London Borough of Hounslow (17 013 862)

Category : Other Categories > Councillor conduct and standards

Decision : Upheld

Decision date : 06 Aug 2018

The Ombudsman's final decision:

Summary: Mr X complained about the conduct of members of the Council’s planning committee. The Council took far too long to respond to his complaint and only did so after the Ombudsman’s involvement. It has agreed to apologise and pay Mr X £100 for his time and trouble. It will also review its procedures to ensure this does not reoccur. It will also review its code of conduct to clarify the involvement of the Independent Person in decisions about whether to investigate allegations. There was no fault in how the Council decided not to further investigate the member conduct issue.

The complaint

  1. Mr X complained about the conduct of members of the Council’s planning committee when considering a planning application for housing development involving demolition of a building used by the residents association.
  2. He said members behaved inappropriately when affected residents were addressing the committee. He said the Council leader had previously promised the residents association would get a replacement facility if the development went ahead. This has not happened.

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The Ombudsman’s role and powers

  1. We investigate complaints about ‘maladministration’ and ‘service failure’. In this statement, I have used the word fault to refer to these. We must also consider whether any fault has had an adverse impact on the person making the complaint. I refer to this as ‘injustice’. If there has been fault which has caused an injustice, we may suggest a remedy. (Local Government Act 1974, sections 26(1) and 26A(1), as amended)
  2. We cannot question whether a council’s decision is right or wrong simply because the complainant disagrees with it. We must consider whether there was fault in the way the decision was reached. (Local Government Act 1974, section 34(3), as amended)
  3. If we are satisfied with a council’s actions or proposed actions, we can complete our investigation and issue a decision statement. (Local Government Act 1974, section 30(1B) and 34H(i), as amended)

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How I considered this complaint

  1. I spoke to Mr X about his complaint.
  2. I asked the Council questions about the complaint and considered:
    • Its correspondence with Mr X about his complaint.
    • Its Member Code of Conduct
  3. I have considered the Ombudsman’s guidance on remedies.
  4. I wrote to Mr X and the Council with my draft decision and gave them an opportunity to comment.

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What I found

  1. Councils must have arrangements to investigate allegations about member conduct.
  2. The Council’s member code of conduct sets out how it will consider complaints concerning member behaviour. The Council’s “Arrangement for dealing with ethical governance matters” says the Council has appointed independent persons whose “views will be sought, and taken into account, by the Council before it makes its decision on an allegation that it has decided to investigate”.
  3. It goes on to say the Monitoring Officer will consider the complaint against various criteria. These give the Monitoring Officer discretion whether to investigate the complaint. Those criteria relevant to this complaint were:
    • Is the complaint mainly about a council decision, rather than the conduct of a member?
    • Is the outcome, including the availability of any likely sanction, sought by the complainant one that the Authority can deliver?
  4. The Code goes on to say (paragraph 16) that “The Monitoring Officer will consult the Independent Person (and my consult the Chair of the Standards Committee) on any or all of the above and will take their views into account in reaching a decision whether to investigate.”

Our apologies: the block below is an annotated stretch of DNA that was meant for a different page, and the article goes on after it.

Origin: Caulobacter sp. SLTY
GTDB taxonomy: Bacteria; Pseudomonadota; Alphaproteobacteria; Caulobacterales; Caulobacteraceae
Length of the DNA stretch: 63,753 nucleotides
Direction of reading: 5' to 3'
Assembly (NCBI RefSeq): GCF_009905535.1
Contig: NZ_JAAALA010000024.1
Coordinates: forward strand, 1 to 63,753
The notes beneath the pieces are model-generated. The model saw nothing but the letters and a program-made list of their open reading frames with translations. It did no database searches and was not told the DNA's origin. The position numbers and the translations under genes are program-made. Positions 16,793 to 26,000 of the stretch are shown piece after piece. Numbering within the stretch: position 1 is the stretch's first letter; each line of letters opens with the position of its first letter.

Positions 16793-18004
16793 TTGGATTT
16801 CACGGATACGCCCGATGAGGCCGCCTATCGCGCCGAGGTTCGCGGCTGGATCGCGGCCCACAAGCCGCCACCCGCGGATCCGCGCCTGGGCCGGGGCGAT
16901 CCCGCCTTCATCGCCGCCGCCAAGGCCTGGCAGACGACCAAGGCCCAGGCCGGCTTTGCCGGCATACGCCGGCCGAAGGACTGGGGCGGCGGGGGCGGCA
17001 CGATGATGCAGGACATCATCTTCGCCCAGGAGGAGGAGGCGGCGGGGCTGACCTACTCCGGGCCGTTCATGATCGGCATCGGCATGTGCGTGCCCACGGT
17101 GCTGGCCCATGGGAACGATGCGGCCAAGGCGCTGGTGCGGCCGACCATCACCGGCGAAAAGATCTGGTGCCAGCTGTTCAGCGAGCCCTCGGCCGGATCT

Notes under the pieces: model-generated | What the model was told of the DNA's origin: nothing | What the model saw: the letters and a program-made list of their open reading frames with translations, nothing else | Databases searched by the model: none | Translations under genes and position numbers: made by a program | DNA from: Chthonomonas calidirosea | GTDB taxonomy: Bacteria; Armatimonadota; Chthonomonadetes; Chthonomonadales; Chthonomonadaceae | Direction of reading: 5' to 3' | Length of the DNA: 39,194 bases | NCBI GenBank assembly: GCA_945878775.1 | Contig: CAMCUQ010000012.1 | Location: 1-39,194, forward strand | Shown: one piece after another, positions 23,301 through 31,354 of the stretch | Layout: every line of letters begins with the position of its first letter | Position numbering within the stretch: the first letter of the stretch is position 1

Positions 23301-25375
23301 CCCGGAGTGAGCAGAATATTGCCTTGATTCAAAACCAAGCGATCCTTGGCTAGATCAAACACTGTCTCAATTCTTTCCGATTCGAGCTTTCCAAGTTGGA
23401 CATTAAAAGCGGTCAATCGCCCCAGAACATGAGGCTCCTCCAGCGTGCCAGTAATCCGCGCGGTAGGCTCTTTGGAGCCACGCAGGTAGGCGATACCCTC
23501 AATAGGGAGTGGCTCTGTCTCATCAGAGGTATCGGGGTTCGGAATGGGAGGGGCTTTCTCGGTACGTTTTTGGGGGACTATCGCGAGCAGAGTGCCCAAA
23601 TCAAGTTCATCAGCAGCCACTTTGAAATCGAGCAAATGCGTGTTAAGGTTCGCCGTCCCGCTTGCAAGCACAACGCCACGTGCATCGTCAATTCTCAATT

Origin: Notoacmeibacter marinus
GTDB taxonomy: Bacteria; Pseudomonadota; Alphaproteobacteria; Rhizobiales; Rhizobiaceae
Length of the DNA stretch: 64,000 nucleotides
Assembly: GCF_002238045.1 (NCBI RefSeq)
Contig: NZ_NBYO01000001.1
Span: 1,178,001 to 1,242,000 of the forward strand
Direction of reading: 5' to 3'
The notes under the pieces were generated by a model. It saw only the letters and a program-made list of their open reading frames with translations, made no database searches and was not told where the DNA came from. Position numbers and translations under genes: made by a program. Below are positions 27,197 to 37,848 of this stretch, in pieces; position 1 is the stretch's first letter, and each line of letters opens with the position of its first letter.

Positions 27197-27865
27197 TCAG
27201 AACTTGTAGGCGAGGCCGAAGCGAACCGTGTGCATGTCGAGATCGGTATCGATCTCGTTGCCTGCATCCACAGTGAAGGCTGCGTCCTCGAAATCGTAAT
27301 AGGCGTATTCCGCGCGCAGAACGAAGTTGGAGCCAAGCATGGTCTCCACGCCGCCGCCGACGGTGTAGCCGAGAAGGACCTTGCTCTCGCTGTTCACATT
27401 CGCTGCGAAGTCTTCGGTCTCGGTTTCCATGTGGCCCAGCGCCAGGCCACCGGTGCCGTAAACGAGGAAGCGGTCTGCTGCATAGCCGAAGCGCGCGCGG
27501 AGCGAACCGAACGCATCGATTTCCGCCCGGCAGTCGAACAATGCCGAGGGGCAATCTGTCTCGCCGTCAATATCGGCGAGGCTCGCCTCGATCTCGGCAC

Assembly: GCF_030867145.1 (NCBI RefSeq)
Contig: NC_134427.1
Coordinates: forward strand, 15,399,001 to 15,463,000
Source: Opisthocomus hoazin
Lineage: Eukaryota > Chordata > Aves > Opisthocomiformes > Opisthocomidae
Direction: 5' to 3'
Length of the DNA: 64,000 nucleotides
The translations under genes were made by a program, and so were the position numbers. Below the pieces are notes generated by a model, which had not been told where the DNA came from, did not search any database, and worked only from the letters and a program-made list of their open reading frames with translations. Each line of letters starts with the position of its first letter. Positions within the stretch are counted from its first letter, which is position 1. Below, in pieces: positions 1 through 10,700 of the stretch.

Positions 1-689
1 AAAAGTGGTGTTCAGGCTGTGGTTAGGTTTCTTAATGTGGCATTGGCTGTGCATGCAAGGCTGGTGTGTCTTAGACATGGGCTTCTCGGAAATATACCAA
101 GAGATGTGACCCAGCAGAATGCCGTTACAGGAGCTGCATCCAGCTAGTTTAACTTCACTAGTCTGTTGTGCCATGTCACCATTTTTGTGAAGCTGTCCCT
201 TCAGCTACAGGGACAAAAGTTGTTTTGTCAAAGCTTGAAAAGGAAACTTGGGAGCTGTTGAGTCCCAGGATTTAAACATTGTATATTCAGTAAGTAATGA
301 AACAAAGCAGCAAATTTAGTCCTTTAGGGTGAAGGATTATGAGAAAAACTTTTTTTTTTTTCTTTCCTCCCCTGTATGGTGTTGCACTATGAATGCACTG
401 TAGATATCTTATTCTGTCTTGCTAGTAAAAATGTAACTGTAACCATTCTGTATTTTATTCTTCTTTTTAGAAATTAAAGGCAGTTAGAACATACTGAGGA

5. The code does not say how quickly the Monitoring Officer must decide whether to investigate a complaint. The Ombudsman expects councils to follow good administrative practice, acknowledging and dealing complaints promptly or giving clear reasons to the complainant if an investigation is likely to take a long time.

Planning approval

  1. In September 2017 the Council’s Planning Committee considered an application from the Council to demolish a building used, under lease, by a residents association for a social club. The application was to build a four storey residential block, creating floorspace for a community centre.
  2. The planning officer report said the development would reduce community floorspace in the area but would create a new community centre. The report concluded that, on balance, building the new facility would outweigh the loss of community space resulting from demolition of the club.
  3. The report explained local residents and businesses had been told about the proposals. It recorded over 200 letters of objection and three petitions. It summarised key issues from responses to the proposal. These included concerns about the loss of the community centre and heard from speakers in favour and against the development. The Committee voted to approve the development subject to completion of certain matters. The Council gave final approval to the development in November 2017

Mr X’s complaint

  1. Mr X contacted the Council chief executive after the meeting with concerns about the conduct of councillors at the meeting. He asked the Council to investigate what happened and said the Council leader had put pressure on other councillors to support the planning application.
  2. A local community forum meeting on 14 September referred to the complaint from residents and referred to the need to investigate the allegations.
  3. The Council Monitoring Officer emailed Mr X on 14 September explaining his role and that he could not overturn the planning decision. He said it would have been appropriate for the Council’s leader to be supportive of the application as it was made by the Council. He said could not investigate vague or unsubstantiated allegations. He asked Mr X to give specific information about which councillors, and what parts of the Code were allegedly breached.
  4. Mr X emailed the Council Chief Executive on 15 September, after the forum meeting. He said a member of the public had questioned whether the Council leader had put pressure on a local councillor to vote through the plans. He was not satisfied an answer was given. He asked for the matter to be investigated.